Lauderdale Center for Student Health & Counseling is currently preparing to implement a new program: Training on Greeks and Alcohol. This program—abbreviated TOGA—will change Greek peer education with the goal of teaching risk management and alcohol safety to organization leaders.
Alcohol and Other Drug Program Coordinator Sarah Covell ’81 first brought this program to campus when she replied to an email sent out by the project’s principle investigator Toben Nelson of University of Minnesota.
In the past, Nelson created an Alcohol Risk Management program for retailers that sell alcohol in college towns such as restaurants and bars.
“We’ve been doing a lot of formative research trying to identify ways in which the policy that we have for commercial settings … and see what might be feasible for those procedures to happen in fraternity party settings, and what else is unique about fraternity party settings that we can help reduce risk and reduce liability,” Nelson said.
Geneseo is one of four schools selected for the program’s testing. The other three are SUNY Plattsburgh, the University of South Florida and the University of Central Florida. Nelson chose Geneseo because he wanted to look at a state school heavily influenced by Greek life and, according to Covell, Geneseo has the highest percent of Greek students out of all the SUNY schools.
“From my perspective, you’ve got staff there who are national leaders, Sarah [Covell] in particular, on working with alcohol issues on campus, working with fraternity members in particular, and also my understanding is that some of the policies that we are recommending have already been implemented on your campus,” Nelson said.
The implementation phase begins in the spring semester, but Nelson and other researchers have remained in contact with Covell in the meantime. Covell recently met with Nelson and his assistant, who visited campus Friday Oct. 2.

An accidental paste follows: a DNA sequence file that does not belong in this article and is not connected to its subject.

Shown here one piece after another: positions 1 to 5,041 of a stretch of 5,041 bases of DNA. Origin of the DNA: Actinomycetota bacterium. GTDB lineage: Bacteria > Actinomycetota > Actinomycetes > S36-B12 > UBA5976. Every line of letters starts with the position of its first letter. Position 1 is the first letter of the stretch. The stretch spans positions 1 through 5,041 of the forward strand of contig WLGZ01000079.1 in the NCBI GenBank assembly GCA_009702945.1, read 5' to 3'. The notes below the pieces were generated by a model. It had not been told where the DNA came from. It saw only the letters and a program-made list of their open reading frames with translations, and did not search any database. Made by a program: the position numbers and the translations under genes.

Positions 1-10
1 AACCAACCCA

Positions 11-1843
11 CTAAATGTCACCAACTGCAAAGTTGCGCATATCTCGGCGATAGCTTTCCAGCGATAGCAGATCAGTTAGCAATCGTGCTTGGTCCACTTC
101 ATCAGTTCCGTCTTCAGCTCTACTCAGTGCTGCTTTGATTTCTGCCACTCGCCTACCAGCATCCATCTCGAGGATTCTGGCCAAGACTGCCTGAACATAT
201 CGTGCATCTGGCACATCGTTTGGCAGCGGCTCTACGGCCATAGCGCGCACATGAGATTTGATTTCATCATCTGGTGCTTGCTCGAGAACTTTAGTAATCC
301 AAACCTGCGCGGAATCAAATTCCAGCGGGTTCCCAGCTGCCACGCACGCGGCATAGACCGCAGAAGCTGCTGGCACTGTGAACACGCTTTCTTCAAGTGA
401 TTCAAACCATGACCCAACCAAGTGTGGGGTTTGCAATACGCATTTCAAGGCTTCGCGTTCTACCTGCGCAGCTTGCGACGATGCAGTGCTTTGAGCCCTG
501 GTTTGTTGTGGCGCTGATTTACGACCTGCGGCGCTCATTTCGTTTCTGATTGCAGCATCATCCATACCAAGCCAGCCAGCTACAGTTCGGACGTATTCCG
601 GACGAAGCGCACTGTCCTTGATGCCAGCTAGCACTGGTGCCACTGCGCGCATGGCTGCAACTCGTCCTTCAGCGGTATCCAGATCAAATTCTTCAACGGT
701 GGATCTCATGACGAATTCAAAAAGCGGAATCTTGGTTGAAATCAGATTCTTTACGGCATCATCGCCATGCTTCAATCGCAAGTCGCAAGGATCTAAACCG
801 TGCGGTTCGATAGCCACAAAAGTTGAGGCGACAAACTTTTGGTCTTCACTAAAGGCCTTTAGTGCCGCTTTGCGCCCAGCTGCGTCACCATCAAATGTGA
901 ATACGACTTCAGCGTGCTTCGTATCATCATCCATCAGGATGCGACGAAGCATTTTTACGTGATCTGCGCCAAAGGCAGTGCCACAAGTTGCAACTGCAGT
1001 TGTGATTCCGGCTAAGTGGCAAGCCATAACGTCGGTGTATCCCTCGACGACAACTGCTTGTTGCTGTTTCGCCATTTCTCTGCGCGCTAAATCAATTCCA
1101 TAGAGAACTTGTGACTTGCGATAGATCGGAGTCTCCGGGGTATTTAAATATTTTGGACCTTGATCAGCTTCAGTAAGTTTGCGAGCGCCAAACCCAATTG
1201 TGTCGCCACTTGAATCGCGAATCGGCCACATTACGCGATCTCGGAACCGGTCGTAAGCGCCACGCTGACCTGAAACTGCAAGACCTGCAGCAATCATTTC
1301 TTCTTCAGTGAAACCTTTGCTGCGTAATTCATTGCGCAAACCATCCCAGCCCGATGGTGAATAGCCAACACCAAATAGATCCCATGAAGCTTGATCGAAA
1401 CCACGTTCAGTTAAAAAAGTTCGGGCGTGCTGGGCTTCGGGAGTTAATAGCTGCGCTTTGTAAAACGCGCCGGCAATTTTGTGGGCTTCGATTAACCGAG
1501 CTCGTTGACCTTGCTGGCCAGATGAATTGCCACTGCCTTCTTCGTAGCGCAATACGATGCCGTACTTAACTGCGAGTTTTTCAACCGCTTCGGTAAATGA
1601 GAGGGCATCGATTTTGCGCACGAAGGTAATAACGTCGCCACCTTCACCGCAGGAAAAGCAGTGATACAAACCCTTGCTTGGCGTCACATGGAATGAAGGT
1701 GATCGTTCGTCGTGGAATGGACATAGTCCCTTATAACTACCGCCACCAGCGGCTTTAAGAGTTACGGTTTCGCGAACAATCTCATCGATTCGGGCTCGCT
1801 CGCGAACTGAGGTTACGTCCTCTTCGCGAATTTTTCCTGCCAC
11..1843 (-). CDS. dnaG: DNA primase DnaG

“It’s a really unique opportunity we have to be on the ground floor of a program that can benefit students across the nation,” Covell said.
The program is developed as an Alcohol Risk Management program, which Nelson specializes in. Two years ago, he was the lead researcher on a Harvard University study on college alcohol use and developed an ARM program for college retailers such as bars and convenience stores that provide alcohol.
“Afterwards, he wanted to develop one for Greek programs as well,” Covell said. Nelson applied for funding and received it from the National Institute on Alcohol Abuse and Alcoholism, a branch of the National Institutes of Health. He began by sending out letters to colleges around the world, to which Covell immediately replied.
“We would be developing a risk management program that could be used by any Greek students and colleges in this country,” Covell said.
In the spring, coordinator of Greek affairs Wendi Kinney will be meeting with the Inter-Greek Council and working with fraternities and sororities to train members in TOGA policies and practices. They will begin by only working with a couple fraternities and sororities to test out the program.
“We are moving into the second phase of the work, which is to put it into practice and see where the policies work and where they don’t work,” Nelson said.
Geneseo will be expected to provide a randomized list of 200 fraternity and sorority members, followed by a list of 300 random students, and have them fill out survey questions in November. Then, TOGA will meet with individual fraternity members in small groups to discuss risk management techniques beginning in the spring.
“It’s all about harm reduction,” Covell said. “It’s all about recognizing and preventing problems.”